Political alliances and membership turf wars are fracturing the Kingdom's labor movement
and hampering efforts to effectively address the problems of Cambodia's garment workers.
The Sam Rainsy-backed Free Trade Union of Workers of the Kingdom of Cambodia (FTUWKC)
and the allegedly CPP-backed Cambodia Union Federation (CUF) presidents admit they
are unable to co-operate to help resolve the problems of the Kingdom's approximately
170,000 garment workers.
FTUWKC president Chea Vichea says that his relations with the CUF are seriously strained
by what he calls CUF President Chuon Mom Thol's "collusion" with factory
"When I speak up to protect the workers' rights and criticize the garment factories
owners and the government, Chuon Mom Thol is unhappy with me," he said. "When
we want to take action the CUF members always say 'Don't strike, don't strike'."
Mom Thol rejects Vichea's allegations. "I'm a former student from [a] US law
school, so I don't do crazy stuff," he said, adding that he prefers to settle
labor disputes with "...the pen, not the gun".
"I've only called five or maybe seven strikes, but that doesn't mean I don't
do my job... when my workers don't go to the factory I suffer myself, so I don't
want to be in that position," he said.
Since its inception the CUF has been alleged to be a CPP front organization to tame
and divert legitimate union-building efforts.
Mom Thol admits being a member of the CPP but challenges suggestions that he is a
CPP frontman and dependent on CPP funding.
"I have so many donors I can't tell you," Mom Thol said, adding that he
derives funding from Japanese donors as well as ongoing funds of $5,000 a quarter
from the Australian Embassy.
When contacted by the Post, however, the Australian Embassy disavowed any donor relationship
with the CUF beyond a one-time training grant in 2000. All funding to any Cambodian
unions, including the CUF, had been discontinued, an Embassy spokesman said.
The FTUWKC, meanwhile, in no way seeks to hide its links to its founder, opposition
leader Sam Rainsy, but emphasises that it is moving towards a more independent, apolitical
However FTUWKC boss Chea Vichea still refers to Rainsy as the "dean" of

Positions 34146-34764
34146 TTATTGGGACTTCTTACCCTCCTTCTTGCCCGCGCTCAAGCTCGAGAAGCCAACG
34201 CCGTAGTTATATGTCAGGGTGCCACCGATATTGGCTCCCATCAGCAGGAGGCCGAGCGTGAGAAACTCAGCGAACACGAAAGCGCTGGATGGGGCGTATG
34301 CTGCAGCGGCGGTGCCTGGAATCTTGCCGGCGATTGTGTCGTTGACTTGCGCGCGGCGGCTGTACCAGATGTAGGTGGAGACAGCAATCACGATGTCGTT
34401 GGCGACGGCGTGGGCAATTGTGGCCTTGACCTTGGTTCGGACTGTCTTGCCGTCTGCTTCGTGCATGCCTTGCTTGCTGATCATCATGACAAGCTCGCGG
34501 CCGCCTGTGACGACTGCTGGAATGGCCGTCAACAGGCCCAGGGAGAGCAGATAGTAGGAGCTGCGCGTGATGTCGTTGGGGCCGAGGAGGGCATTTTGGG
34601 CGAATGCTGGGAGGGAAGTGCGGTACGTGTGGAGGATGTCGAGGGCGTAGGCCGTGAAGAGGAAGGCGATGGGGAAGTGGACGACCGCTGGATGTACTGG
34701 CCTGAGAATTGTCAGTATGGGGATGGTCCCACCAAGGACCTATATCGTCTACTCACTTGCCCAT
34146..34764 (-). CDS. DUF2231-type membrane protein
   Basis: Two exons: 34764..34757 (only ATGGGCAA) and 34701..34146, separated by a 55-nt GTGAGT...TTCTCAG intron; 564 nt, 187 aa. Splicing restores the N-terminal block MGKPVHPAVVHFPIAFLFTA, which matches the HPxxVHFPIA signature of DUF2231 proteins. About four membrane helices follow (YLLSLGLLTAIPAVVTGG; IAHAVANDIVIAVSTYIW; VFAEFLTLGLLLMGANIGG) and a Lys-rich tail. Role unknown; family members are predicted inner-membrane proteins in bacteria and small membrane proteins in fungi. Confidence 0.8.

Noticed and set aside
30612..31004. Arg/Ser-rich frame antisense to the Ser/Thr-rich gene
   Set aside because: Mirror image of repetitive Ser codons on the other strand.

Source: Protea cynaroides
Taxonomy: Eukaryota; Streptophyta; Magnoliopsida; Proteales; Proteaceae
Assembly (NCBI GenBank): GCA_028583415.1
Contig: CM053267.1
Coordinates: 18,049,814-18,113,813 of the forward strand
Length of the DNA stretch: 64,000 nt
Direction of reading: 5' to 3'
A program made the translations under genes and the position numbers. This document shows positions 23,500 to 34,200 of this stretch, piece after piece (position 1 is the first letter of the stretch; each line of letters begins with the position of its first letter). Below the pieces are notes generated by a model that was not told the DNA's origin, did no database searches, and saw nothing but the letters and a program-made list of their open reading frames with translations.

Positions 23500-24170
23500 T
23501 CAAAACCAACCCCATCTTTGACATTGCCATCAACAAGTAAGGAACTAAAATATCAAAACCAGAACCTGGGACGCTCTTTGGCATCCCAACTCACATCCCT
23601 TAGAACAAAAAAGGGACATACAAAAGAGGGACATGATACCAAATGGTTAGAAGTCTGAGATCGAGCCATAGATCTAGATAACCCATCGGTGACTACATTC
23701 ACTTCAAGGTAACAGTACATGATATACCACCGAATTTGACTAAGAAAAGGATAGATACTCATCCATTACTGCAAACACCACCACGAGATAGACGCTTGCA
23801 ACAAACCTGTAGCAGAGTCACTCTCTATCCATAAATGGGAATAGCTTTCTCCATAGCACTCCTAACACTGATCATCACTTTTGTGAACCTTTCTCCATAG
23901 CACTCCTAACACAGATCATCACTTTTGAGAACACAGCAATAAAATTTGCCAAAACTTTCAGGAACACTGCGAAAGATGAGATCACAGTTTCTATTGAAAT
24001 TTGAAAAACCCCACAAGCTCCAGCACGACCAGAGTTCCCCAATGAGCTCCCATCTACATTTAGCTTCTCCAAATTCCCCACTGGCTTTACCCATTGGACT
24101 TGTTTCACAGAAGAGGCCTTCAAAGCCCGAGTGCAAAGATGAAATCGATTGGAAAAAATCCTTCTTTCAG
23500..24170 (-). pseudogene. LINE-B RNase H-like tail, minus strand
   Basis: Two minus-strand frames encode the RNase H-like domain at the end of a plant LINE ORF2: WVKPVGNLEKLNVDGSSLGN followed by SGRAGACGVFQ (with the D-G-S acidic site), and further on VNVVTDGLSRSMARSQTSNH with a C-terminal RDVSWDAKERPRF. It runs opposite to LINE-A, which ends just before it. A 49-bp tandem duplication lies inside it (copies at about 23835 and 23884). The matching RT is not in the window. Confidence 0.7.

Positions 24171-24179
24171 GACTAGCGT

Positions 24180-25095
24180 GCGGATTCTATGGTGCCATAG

their union and does not deny that the Sam Rainsy Party (SRP) pays the union offices'
monthly rent and electrical bills.
Both Mom Thol and Vichea point to the case of Wing Tai garment factory union rep
Keth Socheat as evidence of the treachery and duplicity of the other.
According to Vichea, Socheat was fired on January 2 only days after becoming the
FTUWKC's Wing Tai representative. He had previously served in the same capacity for
the CUF. Socheat confirms Vichea's account of the circumstances of his sacking.
Wing Tai administration director, Long Phally, told the Post that Socheat had been
fired over a personal dispute with the CUF and the factory had eventually settled
the dispute with a $1,000 severance.
Mom Thol insists Socheat was fired for theft and for threatening to kill Wing Tai's
The conflict occurs in the context of a movement in which at least six unions are
competing for worker membership.
Complicating matters further is the Cambodian Labor Union Federation, the successor
to Cambodian-American entrepreneur Ted Ngoy's Free Unions Federation of which the
US Embassy's Aug 2000 Labor Trends Report stated there was "...little evidence
that the union existed anywhere other than on paper".
Jason Judd, Country Representative of the new American Center for International Labor
Solidarity, is optimistic that Cambodian workers can rise above the bickering and
in-fighting of the organizations seeking to represent them.
"They're pretty gutsy," he said of the Kingdom's workers. "Pretty
gutsy and pretty angry."